Weinstein: I think you touched on some of them. I think people want to know revenue, EBITDA, capex, debt, at the underlying operating businesses, which helps give them a gauge into how they would think about it. They want to understand your entry point. They want to know, what did you pay for this business? I think that is definitely an area the private equity community never used to be very transparent on.

Again, I think we always thought we were transparent and we’re happy to share it. We usually put them in our thesis letters going back to the beginning of our firm. But I think some people said, “I don’t necessarily need to tell you that.” And so if I payed 10 times for a business or 14 times for a business, and I had 10% equity and 90% debt because the debt markets allowed me to do that four years ago, and I could sell that business and earnings were up 10%, I’m doubling my money.

So there was a little bit of the mentality, and it was I think a bit overconfidence that I didn’t need to show you. Now people want that. So entry multiple, they want to know where you’re carrying the business. They want to understand how you’re valuing the business today. I think as we’ve seen– and Bill, you touch on some of the fair value stuff going on– I think as we’ve moved further and whether some might argue it’s better and some might argue it’s worse, but we’ve definitely moved to a more robust, more comprehensive valuation process today than we’ve ever had before. I think people want to understand why are you valuing this business at a multiple that seems incredibly high to what you paid for it, or a multiple that seems out of whack with other transactions that have happened?

We don’t get specific, detailed questions usually on some of that stuff. But there might be something that pops out and people ask. But people are really focused also– and I still see it today, and hopefully we don’t have another leg down in the US economy, but we don’t know– in debt. People have become obsessed with debt.

So they want to understand what debt do you have at your underlying companies today? What are the debt maturities? What do they look like?

If you have in two years a business that is down 30% in earnings because it got hit hard by the economy and you’re coming up for a refinance of your debt next year, they’re worried that there’s a big chance you’re losing the equity. So I think that there’s a lot of portfolio company specific information that people are asking for. It does play into industry sectors and other things.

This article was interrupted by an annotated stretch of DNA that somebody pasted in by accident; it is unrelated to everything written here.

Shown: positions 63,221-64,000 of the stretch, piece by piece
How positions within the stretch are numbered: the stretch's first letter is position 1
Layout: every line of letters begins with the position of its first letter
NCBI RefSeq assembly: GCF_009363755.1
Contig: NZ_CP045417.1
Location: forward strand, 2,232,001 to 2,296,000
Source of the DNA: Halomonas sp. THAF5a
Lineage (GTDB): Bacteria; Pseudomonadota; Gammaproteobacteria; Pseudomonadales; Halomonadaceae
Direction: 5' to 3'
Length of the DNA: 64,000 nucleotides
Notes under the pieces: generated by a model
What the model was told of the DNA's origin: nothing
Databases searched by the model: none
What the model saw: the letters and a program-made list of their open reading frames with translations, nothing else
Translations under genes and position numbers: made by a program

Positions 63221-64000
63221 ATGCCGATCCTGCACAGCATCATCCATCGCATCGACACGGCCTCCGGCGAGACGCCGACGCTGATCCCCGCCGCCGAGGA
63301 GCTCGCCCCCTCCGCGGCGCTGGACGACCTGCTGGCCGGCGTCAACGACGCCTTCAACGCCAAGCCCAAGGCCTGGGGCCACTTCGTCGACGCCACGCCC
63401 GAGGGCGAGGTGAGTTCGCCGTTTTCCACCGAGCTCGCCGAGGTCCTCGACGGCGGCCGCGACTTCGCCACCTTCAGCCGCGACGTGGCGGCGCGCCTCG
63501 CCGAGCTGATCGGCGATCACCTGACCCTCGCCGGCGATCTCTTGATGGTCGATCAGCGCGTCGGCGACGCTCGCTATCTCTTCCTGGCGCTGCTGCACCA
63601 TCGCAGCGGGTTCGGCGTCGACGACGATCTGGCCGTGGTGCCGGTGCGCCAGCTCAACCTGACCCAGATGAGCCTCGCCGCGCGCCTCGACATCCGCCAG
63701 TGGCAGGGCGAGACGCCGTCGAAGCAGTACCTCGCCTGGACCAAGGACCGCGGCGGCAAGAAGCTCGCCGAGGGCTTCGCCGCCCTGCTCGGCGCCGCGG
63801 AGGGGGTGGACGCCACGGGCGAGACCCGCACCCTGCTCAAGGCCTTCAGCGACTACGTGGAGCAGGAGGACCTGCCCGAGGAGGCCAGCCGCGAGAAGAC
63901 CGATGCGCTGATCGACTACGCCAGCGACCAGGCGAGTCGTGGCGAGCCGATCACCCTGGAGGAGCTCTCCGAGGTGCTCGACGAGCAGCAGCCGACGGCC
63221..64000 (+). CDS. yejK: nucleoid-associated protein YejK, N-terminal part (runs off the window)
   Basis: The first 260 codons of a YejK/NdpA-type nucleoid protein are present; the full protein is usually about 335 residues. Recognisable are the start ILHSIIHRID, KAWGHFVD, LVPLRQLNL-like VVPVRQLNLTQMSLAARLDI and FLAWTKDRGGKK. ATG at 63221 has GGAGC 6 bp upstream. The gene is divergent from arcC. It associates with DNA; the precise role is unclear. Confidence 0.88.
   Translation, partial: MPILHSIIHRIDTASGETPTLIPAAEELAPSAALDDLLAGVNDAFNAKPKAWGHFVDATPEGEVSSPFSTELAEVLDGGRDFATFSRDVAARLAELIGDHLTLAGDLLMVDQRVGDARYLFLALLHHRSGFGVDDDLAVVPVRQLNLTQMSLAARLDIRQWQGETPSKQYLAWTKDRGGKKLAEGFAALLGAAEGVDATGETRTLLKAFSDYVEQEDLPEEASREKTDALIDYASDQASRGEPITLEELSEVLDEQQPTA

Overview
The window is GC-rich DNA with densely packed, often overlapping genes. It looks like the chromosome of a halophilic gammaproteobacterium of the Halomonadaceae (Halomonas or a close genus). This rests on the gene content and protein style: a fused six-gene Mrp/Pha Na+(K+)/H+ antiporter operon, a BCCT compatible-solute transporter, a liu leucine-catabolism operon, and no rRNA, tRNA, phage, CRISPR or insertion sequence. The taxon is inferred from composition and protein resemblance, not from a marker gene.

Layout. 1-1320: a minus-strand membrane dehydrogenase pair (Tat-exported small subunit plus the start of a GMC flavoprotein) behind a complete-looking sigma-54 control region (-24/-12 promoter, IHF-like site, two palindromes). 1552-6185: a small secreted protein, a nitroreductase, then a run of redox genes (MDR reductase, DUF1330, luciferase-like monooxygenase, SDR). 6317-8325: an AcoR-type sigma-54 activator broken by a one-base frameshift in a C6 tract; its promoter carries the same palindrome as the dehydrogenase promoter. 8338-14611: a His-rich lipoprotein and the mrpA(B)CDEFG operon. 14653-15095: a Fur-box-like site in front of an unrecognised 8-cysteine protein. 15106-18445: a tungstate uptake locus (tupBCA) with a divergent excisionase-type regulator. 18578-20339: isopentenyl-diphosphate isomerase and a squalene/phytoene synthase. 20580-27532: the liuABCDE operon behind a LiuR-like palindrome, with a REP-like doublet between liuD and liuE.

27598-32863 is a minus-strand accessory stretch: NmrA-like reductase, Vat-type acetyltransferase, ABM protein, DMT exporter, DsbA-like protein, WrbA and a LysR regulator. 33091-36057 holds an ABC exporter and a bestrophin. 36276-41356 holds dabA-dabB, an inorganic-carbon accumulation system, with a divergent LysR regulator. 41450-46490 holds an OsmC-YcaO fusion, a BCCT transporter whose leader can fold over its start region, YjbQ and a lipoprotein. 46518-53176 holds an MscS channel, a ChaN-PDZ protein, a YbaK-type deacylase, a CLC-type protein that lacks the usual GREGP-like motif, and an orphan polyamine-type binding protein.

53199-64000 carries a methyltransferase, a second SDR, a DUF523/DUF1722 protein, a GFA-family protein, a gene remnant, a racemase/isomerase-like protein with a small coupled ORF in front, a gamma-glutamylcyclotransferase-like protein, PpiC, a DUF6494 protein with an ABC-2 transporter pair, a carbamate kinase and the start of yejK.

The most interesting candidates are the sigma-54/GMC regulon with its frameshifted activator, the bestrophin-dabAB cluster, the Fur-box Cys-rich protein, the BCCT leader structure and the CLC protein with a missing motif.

Hupp: It raises some real questions as to confidentiality. Can you really give out information on private companies? So there should be some kind of a barrier there.

I don’t think any of us would disagree with the idea that there’s a barrier there in terms of what’s confidential in terms of what might harm the business, probably more on the venture side. But I do think that one of the thing’s driving the regulatory aspect of this and the disclosure aspects really goes back to the systemic risk question. And my perception is that in private equity, there wasn’t a whole lot of systemic risk other than, as you mentioned, Adam, the wall of debt that was out there, which was covenant-lite, and everybody was worried about. But everybody seems to have worked through those issues.

I think people want to know, is that going to effect me again? So if there was another downturn, people wouldn’t want to be left hanging not knowing if there is another issue out there. Is there lots of grease in there somewhere that’s going to roll through and hurt the values on these things? From a valuation standpoint, I think the entry multiples and the exit multiples, whether they bought too high or where they’re at, that’s something that we’ve talked about in our firm all the time and we have a sense of.

But there definitely should be a wider community that understands that. There needs to be data that supports that so we don’t have any problem. Again, we’ve always gone and gotten that information if it wasn’t provided to us.

If it’s going to be provided to us in the normal course of things, we’re all for that. If it can be electronic, that’s even better. If we can get to that standard, that’d be great.

Weinstein: I think people are focused on a lot of things. I think the debt points are definitely what they’re focused on. They’re also focused on what have you really done?

I’m paying you a management fee. You’re getting, in most cases, 20% of the profits here. If you’ve just done a financial engineering exercise, and that’s what made your fund successful from 2004 to 2009, that really doesn’t mean anything in the next period of time because leverage is less. What you’re able to put on the business is less. Maybe profitability is going down.

So people want to see, you bought this business at $28 million of EBITDA and you sold it at $26 million, but you sold it in 2006 and so you got a lot more of a multiple, that’s great. That means you’re really good at the deal dynamics. But are you good at the fundamental business building?

There’s really a return in private equity. I think it was always there, but I think some firms weren’t doing it that way. There’s a real return to true business building.